The African National Congress was meant to be different from other liberation movements on a continent where freedom fighters have mostly failed to make the transition to governing. Today, though, it is in trouble. Unable to bring jobs, economic growth, decent education or even hope to the black majority in whose name it struggled against apartheid, it faces an electoral turning point, The Financial Times reports:
Just how far the ANC has fallen in the estimation of black South Africans will become apparent when the results of Wednesday’s election are announced later this week. Though just a municipal poll to select representatives of wards, towns and cities, it has become a bitterly contested referendum on the ANC. For the first time since it came to power in 1994 led by Nelson Mandela, the party’s share of the vote could drop below 60 per cent.
ANC rule has also been marred by pronounced kleptocratic tendencies, observers suggest.
It comes as no surprise that ANC elections head, Nomvula Mokonyane, recently said that the party had spent R1 billion on this election. The enormity of that sum is hard to comprehend, notes one analyst:
Predictably, Mokonyane backtracked a few days later and ANC Treasurer-General Zweli Mkhize denied the amount. If the ANC has indeed spent R1 billion, it would be staggering.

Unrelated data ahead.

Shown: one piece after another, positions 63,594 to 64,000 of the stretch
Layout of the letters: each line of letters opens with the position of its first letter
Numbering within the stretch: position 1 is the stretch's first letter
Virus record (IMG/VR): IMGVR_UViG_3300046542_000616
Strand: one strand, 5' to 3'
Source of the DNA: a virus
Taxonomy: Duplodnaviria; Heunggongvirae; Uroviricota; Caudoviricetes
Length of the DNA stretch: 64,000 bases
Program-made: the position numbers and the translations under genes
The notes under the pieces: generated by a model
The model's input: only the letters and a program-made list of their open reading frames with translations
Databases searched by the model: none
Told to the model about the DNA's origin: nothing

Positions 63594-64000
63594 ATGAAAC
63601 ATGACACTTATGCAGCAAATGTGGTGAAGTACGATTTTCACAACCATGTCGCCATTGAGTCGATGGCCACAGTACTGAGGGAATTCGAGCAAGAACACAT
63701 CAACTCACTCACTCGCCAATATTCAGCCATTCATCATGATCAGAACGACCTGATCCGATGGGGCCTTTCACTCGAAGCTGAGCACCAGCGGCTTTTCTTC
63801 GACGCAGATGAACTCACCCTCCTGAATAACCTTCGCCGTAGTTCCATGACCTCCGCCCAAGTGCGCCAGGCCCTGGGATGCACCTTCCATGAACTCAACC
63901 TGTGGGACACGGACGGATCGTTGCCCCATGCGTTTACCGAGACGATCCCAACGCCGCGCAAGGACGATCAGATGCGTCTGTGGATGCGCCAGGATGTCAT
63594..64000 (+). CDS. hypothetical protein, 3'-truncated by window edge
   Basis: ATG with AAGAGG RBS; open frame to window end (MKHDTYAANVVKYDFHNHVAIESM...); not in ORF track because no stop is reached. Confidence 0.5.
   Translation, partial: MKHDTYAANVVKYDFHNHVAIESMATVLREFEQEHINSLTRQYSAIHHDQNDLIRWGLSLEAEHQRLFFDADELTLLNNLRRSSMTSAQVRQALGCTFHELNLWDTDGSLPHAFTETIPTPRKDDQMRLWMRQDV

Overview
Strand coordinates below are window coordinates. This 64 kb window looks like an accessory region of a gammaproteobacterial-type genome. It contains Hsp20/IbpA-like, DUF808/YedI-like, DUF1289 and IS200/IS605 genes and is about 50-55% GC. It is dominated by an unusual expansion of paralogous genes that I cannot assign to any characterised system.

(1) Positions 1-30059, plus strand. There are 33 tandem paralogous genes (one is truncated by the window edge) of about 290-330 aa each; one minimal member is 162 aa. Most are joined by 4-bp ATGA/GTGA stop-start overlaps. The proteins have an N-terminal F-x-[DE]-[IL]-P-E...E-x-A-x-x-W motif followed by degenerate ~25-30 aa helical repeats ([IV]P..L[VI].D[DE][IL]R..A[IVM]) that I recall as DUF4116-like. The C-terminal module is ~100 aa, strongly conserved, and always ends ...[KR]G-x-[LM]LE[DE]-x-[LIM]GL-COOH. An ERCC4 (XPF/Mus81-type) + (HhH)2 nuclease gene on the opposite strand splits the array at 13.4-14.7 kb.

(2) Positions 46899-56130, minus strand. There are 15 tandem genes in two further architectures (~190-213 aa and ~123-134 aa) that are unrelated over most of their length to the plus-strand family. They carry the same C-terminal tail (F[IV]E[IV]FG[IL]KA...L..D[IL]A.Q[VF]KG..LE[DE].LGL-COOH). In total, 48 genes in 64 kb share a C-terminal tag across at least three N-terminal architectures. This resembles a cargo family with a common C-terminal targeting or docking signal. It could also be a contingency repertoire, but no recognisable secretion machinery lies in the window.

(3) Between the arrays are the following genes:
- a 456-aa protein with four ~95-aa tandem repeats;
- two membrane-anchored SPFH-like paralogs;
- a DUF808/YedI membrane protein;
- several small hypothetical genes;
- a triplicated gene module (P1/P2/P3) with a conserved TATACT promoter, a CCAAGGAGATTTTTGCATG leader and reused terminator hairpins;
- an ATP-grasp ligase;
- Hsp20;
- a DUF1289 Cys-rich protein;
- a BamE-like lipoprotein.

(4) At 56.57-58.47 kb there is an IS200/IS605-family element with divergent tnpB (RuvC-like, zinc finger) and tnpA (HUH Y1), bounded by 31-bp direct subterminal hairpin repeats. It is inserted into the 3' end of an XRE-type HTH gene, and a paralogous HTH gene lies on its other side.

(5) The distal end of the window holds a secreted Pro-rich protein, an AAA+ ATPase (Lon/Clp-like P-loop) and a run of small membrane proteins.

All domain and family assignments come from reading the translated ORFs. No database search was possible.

Who donated such large sums of money, and what was it used for? A poster war, rallies, the ubiquitous T-shirt? Opposition parties have no doubt been pouring large sums of money into these elections as well. But no one really knows how much political parties have spent on campaigning because of a complete lack of transparency in the funding of political parties….This past week, the vexed issue of money and politics was again raised by advocacy group My Vote Counts. The group will once more take to the courts to challenge the Promotion of Access to Information Act (PAIA), in a bid to get parties to disclose their sources of funding.
The Democratic Alliance, whose forerunner garnered just 1.7 per cent of the 1994 vote, has steadily increased its support, winning 22 per cent in the 2014 general election. Now under the leadership of Mmusi Maimane, its first black leader, the DA hopes to nudge its support rate towards 30 per cent. Though primarily a party that appeals to whites, coloureds and Indians — terms still in use 22 years after the end of apartheid — the DA is slowly gaining the support of black voters, especially those in the aspiring middle class.
“That may well be a good thing for the ANC itself. It has to taste a loss of power to revive itself,” says Xolela Mangcu, a sociology professor at the University of Cape Town. “For the ANC to be better, it has to lose.”